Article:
A World Bank report indicating that Kenya has lifted 9.82 million people out of poverty in the past decade should be cause for celebration.
The bank notes that this has been the result of economic growth at 5.3 per cent on average between 2005 and 2016, above the 4.9 per cent average for sub-Saharan Africa.
The report says the growth has benefitted the rural populace more than it has the urban poor, having primarily been hinged on improved agricultural yields – due to reduced drought and higher amounts of rainfall.
This data, however, masks the fact that millions more still languish in abject poverty. It perhaps comes as no surprise that the report also shows that Kenya’s poverty rate is about twice the average for lower middle-income countries worldwide.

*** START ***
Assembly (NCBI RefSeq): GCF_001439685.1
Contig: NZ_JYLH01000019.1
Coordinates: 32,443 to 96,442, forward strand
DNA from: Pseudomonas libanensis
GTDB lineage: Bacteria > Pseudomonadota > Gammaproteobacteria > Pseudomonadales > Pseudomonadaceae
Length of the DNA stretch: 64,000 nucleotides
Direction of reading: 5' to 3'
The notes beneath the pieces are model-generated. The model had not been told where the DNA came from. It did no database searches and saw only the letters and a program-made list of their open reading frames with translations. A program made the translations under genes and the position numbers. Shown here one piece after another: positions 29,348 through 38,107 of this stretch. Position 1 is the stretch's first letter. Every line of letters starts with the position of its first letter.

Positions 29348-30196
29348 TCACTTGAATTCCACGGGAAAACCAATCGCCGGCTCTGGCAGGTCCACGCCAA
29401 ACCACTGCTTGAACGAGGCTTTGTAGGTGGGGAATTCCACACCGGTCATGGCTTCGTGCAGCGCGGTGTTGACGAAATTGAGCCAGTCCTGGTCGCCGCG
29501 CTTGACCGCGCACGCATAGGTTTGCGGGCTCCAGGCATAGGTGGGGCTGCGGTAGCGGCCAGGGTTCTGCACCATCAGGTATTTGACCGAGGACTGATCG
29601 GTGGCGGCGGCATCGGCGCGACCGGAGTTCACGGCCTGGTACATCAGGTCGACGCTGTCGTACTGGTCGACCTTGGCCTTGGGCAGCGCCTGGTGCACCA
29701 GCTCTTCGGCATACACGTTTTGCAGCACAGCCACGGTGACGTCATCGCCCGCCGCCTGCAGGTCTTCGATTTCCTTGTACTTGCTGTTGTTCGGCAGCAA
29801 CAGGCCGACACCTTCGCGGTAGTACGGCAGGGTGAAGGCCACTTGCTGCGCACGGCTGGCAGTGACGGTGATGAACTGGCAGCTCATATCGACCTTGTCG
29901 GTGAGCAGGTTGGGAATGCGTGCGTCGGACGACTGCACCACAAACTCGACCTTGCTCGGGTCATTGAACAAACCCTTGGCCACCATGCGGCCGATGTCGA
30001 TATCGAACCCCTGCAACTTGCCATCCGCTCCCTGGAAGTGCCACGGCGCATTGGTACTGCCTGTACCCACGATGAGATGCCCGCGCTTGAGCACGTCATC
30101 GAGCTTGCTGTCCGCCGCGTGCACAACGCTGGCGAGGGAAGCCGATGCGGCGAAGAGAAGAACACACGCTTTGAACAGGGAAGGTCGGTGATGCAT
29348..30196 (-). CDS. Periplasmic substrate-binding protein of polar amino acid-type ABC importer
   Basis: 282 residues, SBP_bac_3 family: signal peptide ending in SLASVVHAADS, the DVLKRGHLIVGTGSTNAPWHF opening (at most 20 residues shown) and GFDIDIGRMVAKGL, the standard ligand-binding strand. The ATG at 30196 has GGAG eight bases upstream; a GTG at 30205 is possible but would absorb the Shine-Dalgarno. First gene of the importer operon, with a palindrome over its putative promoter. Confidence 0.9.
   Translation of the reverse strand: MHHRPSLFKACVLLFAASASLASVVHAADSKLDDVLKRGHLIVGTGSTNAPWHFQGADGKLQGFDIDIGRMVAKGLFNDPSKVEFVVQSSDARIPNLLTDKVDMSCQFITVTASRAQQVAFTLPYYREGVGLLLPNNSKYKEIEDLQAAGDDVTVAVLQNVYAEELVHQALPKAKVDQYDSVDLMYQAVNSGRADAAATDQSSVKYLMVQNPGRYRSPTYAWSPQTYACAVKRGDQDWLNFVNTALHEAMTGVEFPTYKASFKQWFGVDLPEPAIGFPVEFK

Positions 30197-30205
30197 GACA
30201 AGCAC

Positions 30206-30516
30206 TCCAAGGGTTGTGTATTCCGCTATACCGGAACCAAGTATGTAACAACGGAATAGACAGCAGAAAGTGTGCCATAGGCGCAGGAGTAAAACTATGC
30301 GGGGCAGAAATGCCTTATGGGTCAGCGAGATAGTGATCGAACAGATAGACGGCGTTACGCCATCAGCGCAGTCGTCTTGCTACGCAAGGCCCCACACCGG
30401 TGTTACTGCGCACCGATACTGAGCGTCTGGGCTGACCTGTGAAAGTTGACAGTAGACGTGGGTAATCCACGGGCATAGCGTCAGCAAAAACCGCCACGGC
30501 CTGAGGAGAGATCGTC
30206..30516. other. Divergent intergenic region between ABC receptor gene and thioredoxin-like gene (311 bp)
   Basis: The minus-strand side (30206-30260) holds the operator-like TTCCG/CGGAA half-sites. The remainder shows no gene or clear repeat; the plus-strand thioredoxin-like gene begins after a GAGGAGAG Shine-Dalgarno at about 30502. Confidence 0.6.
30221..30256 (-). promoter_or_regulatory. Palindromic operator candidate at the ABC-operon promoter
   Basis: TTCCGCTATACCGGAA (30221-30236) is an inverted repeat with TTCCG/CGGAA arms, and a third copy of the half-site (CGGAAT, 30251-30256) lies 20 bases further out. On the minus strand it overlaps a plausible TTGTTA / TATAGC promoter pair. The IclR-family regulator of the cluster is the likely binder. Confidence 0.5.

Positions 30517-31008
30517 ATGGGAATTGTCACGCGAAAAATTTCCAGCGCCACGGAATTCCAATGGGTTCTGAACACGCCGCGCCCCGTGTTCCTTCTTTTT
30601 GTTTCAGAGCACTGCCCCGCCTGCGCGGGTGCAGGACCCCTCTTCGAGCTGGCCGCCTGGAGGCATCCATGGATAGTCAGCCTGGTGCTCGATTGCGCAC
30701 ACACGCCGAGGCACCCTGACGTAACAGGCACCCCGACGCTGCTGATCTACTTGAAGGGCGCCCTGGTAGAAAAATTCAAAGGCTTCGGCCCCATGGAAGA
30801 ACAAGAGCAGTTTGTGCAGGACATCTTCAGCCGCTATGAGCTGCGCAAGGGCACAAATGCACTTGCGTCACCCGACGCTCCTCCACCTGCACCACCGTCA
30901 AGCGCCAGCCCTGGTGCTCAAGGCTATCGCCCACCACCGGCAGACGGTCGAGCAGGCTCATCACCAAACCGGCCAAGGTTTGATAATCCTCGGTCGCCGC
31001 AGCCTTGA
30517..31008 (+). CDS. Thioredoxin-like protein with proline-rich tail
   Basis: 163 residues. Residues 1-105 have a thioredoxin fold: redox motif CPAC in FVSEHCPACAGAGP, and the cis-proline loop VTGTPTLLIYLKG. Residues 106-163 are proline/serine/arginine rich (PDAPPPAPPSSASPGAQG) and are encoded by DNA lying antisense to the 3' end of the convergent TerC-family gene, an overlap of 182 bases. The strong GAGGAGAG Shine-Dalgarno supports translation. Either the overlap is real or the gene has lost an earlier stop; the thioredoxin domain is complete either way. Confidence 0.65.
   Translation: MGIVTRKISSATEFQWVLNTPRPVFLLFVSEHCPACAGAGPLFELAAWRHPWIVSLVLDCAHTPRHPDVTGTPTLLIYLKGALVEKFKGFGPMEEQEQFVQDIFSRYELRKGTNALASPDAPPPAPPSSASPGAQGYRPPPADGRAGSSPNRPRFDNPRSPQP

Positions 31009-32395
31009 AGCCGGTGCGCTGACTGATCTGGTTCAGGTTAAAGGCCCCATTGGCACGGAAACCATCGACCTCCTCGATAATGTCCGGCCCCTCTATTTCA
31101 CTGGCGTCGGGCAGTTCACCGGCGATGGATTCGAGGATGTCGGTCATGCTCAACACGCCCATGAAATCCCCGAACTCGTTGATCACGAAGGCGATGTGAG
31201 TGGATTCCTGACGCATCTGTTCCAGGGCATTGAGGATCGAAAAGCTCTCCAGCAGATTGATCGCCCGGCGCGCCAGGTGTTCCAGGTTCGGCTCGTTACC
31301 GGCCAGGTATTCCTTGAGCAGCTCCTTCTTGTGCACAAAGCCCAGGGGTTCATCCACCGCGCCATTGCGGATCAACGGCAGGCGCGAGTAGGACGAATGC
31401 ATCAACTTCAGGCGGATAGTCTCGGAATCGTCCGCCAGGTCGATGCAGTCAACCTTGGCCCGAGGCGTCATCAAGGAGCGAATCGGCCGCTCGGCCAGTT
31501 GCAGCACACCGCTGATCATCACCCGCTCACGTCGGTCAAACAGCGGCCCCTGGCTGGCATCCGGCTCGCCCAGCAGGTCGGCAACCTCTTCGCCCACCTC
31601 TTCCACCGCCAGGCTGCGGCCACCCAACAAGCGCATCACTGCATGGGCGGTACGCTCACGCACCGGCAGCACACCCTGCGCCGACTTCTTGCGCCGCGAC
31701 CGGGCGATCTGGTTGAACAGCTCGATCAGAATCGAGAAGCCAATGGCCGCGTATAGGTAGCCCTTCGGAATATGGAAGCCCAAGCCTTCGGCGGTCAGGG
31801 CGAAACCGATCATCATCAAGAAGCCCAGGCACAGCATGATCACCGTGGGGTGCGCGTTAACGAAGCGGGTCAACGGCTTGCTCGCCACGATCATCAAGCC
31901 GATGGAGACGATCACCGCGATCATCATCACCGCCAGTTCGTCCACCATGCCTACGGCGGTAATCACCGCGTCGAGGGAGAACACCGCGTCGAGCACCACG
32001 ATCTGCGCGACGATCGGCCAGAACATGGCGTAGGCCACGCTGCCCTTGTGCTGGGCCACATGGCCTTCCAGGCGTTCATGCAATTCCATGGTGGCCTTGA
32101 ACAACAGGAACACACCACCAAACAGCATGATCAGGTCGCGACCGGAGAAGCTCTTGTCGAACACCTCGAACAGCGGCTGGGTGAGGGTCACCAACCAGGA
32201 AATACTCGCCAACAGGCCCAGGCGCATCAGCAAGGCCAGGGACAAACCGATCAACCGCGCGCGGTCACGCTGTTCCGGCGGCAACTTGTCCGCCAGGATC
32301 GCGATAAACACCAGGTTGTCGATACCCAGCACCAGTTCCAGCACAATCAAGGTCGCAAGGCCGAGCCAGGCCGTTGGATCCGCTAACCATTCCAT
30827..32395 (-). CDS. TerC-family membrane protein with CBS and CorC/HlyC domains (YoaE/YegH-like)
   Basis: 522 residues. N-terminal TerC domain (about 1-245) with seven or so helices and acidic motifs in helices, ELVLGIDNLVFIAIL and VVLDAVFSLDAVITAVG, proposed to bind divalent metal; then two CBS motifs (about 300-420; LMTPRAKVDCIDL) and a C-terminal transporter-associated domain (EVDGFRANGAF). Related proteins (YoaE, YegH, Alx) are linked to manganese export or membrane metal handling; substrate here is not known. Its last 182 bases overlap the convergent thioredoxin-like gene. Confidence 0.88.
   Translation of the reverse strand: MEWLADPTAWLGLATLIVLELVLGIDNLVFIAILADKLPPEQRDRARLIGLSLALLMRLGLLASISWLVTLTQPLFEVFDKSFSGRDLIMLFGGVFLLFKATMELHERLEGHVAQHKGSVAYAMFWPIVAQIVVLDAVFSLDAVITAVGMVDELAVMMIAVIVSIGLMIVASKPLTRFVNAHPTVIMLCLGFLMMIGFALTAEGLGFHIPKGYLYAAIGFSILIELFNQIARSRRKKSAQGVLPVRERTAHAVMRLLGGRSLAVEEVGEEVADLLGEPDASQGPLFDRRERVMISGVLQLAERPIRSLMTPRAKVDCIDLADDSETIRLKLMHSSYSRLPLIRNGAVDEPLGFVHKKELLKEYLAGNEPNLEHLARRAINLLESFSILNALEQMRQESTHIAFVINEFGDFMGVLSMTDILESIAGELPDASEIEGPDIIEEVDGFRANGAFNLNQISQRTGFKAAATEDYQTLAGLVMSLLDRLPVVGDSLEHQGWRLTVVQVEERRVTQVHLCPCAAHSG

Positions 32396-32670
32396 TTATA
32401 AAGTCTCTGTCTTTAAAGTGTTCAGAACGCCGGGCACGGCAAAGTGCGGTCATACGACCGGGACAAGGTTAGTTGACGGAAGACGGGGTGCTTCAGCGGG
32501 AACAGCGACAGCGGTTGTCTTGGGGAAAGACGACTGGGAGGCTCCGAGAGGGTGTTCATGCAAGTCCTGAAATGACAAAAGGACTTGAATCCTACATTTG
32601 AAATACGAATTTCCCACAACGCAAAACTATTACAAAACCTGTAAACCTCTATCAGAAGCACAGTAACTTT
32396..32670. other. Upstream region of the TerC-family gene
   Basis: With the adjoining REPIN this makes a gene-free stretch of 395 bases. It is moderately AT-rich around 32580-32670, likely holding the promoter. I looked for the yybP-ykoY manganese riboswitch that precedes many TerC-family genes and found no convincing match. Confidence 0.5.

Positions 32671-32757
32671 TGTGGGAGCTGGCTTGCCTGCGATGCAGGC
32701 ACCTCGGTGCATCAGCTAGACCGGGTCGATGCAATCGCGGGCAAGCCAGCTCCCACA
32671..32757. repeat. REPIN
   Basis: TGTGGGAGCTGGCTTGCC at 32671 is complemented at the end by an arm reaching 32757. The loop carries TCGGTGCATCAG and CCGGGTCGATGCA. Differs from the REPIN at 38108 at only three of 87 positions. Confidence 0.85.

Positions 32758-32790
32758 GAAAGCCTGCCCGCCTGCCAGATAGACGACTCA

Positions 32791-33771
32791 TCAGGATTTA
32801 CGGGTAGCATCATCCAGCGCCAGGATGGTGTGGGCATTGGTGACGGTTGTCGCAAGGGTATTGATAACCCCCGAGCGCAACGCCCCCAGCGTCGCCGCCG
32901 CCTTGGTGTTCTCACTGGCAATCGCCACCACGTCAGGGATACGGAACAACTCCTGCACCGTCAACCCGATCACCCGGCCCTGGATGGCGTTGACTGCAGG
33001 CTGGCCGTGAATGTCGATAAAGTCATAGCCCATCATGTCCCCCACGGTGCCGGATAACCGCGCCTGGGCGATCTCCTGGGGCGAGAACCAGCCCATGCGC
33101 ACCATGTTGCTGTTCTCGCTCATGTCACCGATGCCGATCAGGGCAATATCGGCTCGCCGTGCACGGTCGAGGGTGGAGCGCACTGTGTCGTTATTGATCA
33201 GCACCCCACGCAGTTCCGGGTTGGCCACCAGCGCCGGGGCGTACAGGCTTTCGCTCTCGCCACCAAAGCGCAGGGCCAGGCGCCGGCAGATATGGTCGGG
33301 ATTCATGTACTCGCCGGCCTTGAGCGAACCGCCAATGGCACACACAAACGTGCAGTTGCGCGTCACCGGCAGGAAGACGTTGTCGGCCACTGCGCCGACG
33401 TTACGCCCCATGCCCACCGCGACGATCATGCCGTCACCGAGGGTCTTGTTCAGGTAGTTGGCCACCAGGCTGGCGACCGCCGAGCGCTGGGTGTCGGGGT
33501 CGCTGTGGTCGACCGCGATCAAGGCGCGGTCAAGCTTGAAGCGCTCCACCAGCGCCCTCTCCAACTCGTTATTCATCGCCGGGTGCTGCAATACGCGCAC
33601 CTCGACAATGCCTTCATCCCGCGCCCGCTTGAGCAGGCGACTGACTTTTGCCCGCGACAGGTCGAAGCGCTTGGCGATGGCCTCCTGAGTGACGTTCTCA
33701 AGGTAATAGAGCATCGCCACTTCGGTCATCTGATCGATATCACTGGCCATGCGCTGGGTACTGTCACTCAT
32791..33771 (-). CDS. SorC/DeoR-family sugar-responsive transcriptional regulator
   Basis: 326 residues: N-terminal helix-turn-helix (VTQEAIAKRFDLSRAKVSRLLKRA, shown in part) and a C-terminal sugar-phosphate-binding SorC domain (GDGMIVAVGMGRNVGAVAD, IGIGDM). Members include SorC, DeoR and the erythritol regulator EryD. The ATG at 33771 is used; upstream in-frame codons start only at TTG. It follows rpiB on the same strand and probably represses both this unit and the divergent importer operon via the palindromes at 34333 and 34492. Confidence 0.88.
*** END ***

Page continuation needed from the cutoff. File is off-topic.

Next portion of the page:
Notably, the gap between the poor and the wealthy has continued expanding in the years – with the good economic performance largely excluding the majority of citizens.
Kenya still has a lot to do to lift the majority of its citizens from debilitating poverty in spite of the economic growth.
Besides, that the economic performance rode on agricultural growth – rather than manufacturing or other sectors — is significant.
Given that agriculture in Kenya has historically been prone to the vagaries of the weather and poor markets, it could easily mean a reversal of fortunes in adverse climate.